One of the largest of herbaceous plants growing at Tolland, Colorado, 9,000 feet above sea level, is the green gentian, Frasera stenosepala. A rosette of basal leaves gives rise to a coarse stalk, three to four feet high, with whorls of large leaves and a leafy panicle of rather large flowers of a light green color. Singularly the color is about as inconspicuous as can be imagined. The flowers are rendered rather noticeable by the size and isolation of the plants, but much less so by color. Yet it appeared to surpass all other flowers of the region in the number and variety of insect visitors. The yellow Thermopsis divaricata or mountain pea is abundant where Frasera grows. It has a color that renders it visible at a much greater distance than is Frasera, yet it is much less frequently visited by insects.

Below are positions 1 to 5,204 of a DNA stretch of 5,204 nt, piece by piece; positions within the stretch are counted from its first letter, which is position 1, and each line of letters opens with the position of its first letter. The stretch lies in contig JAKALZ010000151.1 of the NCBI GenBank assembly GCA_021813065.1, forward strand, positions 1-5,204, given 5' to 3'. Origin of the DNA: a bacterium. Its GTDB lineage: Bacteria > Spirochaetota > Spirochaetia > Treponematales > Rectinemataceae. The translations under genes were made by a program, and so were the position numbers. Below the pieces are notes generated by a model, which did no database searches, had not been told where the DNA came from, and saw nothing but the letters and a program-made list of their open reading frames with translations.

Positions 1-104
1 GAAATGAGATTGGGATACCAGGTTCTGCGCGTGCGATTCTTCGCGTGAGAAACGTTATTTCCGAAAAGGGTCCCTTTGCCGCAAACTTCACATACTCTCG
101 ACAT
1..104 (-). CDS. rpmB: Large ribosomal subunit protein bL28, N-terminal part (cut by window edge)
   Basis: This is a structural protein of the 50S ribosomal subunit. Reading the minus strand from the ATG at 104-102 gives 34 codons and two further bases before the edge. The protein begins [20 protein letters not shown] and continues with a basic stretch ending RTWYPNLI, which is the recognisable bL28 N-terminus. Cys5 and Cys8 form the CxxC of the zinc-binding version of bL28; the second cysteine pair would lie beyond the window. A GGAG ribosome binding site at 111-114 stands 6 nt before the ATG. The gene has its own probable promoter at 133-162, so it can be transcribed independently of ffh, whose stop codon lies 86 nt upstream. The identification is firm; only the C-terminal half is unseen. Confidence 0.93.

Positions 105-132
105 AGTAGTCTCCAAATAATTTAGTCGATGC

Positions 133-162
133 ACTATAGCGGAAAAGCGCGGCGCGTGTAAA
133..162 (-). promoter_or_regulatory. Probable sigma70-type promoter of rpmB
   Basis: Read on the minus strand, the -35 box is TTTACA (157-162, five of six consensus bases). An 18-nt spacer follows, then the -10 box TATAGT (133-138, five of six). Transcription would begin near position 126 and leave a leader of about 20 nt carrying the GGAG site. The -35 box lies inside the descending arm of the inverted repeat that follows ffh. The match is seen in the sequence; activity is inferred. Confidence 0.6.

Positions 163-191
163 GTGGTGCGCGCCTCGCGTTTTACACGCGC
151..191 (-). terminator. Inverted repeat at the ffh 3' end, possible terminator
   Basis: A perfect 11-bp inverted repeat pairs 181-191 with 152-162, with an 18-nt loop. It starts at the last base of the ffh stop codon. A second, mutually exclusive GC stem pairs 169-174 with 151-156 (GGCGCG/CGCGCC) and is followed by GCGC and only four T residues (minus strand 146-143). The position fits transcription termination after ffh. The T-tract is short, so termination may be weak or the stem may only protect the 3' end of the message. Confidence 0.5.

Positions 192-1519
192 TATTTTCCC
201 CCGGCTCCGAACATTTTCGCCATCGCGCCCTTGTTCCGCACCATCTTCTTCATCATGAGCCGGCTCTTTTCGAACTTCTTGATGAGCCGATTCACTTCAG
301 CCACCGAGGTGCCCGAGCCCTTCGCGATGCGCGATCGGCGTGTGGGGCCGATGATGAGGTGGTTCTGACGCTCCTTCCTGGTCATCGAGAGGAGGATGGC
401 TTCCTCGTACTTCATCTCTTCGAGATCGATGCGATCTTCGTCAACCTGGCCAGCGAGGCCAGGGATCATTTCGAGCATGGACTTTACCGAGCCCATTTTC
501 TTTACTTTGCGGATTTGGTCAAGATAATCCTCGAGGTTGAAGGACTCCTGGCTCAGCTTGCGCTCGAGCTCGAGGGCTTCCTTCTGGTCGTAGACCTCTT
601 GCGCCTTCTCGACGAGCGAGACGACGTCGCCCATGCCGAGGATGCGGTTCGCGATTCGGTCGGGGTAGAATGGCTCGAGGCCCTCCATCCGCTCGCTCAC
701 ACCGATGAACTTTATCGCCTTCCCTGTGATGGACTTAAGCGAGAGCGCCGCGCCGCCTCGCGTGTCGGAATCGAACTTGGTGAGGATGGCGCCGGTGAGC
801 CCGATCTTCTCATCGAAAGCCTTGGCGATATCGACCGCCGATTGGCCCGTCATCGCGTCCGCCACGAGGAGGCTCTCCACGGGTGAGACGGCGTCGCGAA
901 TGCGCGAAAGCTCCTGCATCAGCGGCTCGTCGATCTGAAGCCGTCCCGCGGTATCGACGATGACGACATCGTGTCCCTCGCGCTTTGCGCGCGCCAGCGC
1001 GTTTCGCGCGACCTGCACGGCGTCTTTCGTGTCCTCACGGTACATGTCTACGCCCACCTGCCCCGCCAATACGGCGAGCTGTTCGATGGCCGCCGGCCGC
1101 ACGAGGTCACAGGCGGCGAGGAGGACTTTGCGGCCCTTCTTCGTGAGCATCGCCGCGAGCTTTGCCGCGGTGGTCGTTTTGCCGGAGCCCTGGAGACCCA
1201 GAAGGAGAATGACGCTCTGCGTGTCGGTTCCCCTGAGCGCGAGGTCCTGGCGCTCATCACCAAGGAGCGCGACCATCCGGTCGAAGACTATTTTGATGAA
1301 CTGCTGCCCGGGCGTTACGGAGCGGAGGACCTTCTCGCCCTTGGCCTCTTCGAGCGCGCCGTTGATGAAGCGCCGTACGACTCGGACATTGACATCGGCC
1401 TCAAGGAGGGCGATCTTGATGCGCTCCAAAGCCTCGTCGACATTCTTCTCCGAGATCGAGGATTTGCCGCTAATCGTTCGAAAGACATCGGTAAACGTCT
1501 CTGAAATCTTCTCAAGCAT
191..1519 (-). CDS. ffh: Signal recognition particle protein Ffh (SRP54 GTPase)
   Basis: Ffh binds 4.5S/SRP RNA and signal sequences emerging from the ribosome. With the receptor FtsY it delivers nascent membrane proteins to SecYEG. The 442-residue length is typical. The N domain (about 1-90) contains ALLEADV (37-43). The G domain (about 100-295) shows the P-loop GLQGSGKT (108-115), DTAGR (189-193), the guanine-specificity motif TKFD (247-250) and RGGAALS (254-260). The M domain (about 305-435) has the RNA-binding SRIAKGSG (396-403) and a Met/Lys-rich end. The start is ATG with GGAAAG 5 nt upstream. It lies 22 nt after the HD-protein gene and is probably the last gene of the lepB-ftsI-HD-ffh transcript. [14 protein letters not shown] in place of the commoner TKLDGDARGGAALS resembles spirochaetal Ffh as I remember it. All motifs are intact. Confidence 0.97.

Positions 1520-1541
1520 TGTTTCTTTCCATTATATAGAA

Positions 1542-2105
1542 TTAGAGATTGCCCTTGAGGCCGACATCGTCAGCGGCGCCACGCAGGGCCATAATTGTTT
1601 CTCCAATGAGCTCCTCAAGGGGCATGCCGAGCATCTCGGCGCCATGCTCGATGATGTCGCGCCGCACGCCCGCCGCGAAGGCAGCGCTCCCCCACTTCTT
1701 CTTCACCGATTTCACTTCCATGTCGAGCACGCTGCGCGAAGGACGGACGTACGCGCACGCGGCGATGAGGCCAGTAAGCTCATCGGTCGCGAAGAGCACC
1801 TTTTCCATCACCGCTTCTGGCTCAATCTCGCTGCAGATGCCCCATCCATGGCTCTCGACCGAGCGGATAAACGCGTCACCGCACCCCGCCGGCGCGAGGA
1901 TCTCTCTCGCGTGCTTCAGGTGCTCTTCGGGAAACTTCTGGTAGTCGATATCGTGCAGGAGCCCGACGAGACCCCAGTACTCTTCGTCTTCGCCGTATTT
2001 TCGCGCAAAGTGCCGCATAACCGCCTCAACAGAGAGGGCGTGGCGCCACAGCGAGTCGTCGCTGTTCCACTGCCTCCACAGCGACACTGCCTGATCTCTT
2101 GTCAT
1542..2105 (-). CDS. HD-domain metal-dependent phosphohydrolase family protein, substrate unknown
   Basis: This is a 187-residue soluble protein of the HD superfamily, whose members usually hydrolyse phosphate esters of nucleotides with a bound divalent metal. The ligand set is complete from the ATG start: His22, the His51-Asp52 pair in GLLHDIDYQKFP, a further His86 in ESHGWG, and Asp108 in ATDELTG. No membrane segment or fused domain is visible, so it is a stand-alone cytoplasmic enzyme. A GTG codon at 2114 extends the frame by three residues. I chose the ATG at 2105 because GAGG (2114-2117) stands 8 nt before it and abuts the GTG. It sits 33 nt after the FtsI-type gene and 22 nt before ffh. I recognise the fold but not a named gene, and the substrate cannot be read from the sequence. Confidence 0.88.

Proceedings of the Iowa Academy of Science
©1916 Iowa Academy of Science, Inc.
Kenoyer, L. A.
"Insect Pollination of Frasera stenosepala,"
Proceedings of the Iowa Academy of Science, 23(1), 487-488.
Available at: https://scholarworks.uni.edu/pias/vol23/iss1/61